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UNPUBLISHED

UNITED STATES COURT OF APPEALS


FOR THE FOURTH CIRCUIT

No. 11-4485

UNITED STATES OF AMERICA,


Plaintiff - Appellee,
v.
ROBIN SNIPES PERRY,
Defendant - Appellant.

Appeal from the United States District Court for the Middle
District of North Carolina, at Greensboro.
William L. Osteen,
Jr., District Judge. (1:10-cr-00032-WO-1)

Submitted:

April 30, 2012

Decided:

May 3, 2012

Before KEENAN, WYNN, and FLOYD, Circuit Judges.

Affirmed by unpublished per curiam opinion.

C. Scott Holmes, BROCK, PAYNE & MEECE, PA, Durham, North


Carolina, for Appellant.
Ripley Rand, Acting United States
Attorney, Frank J. Chut, Jr., Assistant United States Attorney,
Greensboro, North Carolina, for Appellee.

Unpublished opinions are not binding precedent in this circuit.

PER CURIAM:
Robin Snipes Perry appeals her jury conviction on four
counts of mail fraud, in violation of 18 U.S.C.A. 1341 (West
2000 & Supp. 2011), based on her alleged scheme to defraud her
employer, Becton, Dickinson & Company (BDC).

On appeal, Perry

argues that the district court erred in denying her Federal Rule
of

Criminal

Procedure

29

motion

for

acquittal,

abused

its

discretion in denying her pretrial motion in limine, and abused


its

discretion

in

admitting

prior

consistent

statement.

Finding no error, we affirm.


Perry finds fault with the district courts denial of
her

motion

statement.

in

limine

and

admission

prior

consistent

Perrys motion in limine sought to exclude evidence

under Federal Rule of Evidence 404(b).


applies

of

only

to

evidence

of

extrinsic

Rule 404(b), however,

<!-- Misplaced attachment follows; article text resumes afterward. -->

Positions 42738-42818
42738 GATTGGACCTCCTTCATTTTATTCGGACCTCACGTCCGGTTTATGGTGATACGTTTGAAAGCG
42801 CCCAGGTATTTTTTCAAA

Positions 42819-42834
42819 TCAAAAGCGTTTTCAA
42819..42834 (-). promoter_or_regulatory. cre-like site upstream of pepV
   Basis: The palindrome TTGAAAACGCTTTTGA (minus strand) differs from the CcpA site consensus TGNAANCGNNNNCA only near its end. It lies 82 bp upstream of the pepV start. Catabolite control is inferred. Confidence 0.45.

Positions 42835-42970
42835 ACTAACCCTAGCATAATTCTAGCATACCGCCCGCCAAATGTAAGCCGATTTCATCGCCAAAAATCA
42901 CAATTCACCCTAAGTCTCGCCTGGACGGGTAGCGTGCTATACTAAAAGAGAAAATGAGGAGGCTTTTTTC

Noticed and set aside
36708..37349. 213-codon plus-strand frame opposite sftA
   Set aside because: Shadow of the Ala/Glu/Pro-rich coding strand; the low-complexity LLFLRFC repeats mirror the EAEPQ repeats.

acts,

not

evidence

those acts that are intrinsic to the charged offenses.

of

United

States v. Basham, 561 F.3d 302, 326 (4th Cir. 2009).

Upon

review, we conclude that the district court did not abuse its
discretion in finding that the evidence of Perrys uncharged
conduct was intrinsic to the charged offenses or in denying the
motion in limine.

See United States v. Hornsby, 666 F.3d 296,

309 (4th Cir. 2012) (providing standard of review).


Turning

to

the

remaining

evidentiary

issue,

we

conclude that the district court did not abuse its discretion in
2

admitting a witness prior consistent statement to rebut the


implication on cross-examination that he fabricated his trial
testimony.

See Fed. R. Evid. 801(d)(1)(B); United States v.

Johnson, 617 F.3d 286, 292 (4th Cir. 2010) (providing standard
of review).
Finally, Perry challenges the denial of her motion for
acquittal.

We review de novo the district courts denial of a

Rule 29 motion.

United States v. Perkins, 470 F.3d 150, 160

(4th Cir. 2006).

A jury verdict must be upheld if there is

substantial evidence, viewed in the light most favorable to the


Government, to support it.
evidence

that

reasonable

Id.

[S]ubstantial evidence is

finder

of

fact

could

accept

as

adequate and sufficient to support a conclusion of a defendants


guilt beyond a reasonable doubt.
omitted).
drawing

We consider both circumstantial and direct evidence,

all

reasonable

governments favor.
(4th Cir. 2008).
review

the

Id. (internal quotation marks

inferences

from

such

evidence

in

the

United States v. Harvey, 532 F.3d 326, 333

However, [w]e may not weigh the evidence or

credibility

of

the

witnesses

functions are reserved for the jury.

[because]

[t]hose

United States v. Wilson,

118 F.3d 228, 234 (4th Cir. 1997) (internal citation omitted).
Viewed

in

the

light

most

favorable

to

the

government,

we

conclude that the government presented sufficient evidence from


which the jury could conclude that Perry committed mail fraud.
3

See United States v. Godwin, 272 F.3d 659, 666 (4th Cir. 2001)
(providing elements of mail fraud); see also Neder v. United
States, 527 U.S. 1, 25 (1999) (stating that scheme to defraud
must involve material misrepresentation).

Thus, the district

court did not err in denying the Rule 29 motion.


Accordingly, we affirm the district courts judgment.
We

dispense

with

oral

argument

because

the

facts

and

legal

contentions are adequately presented in the materials before the


Court and argument would not aid the decisional process.
AFFIRMED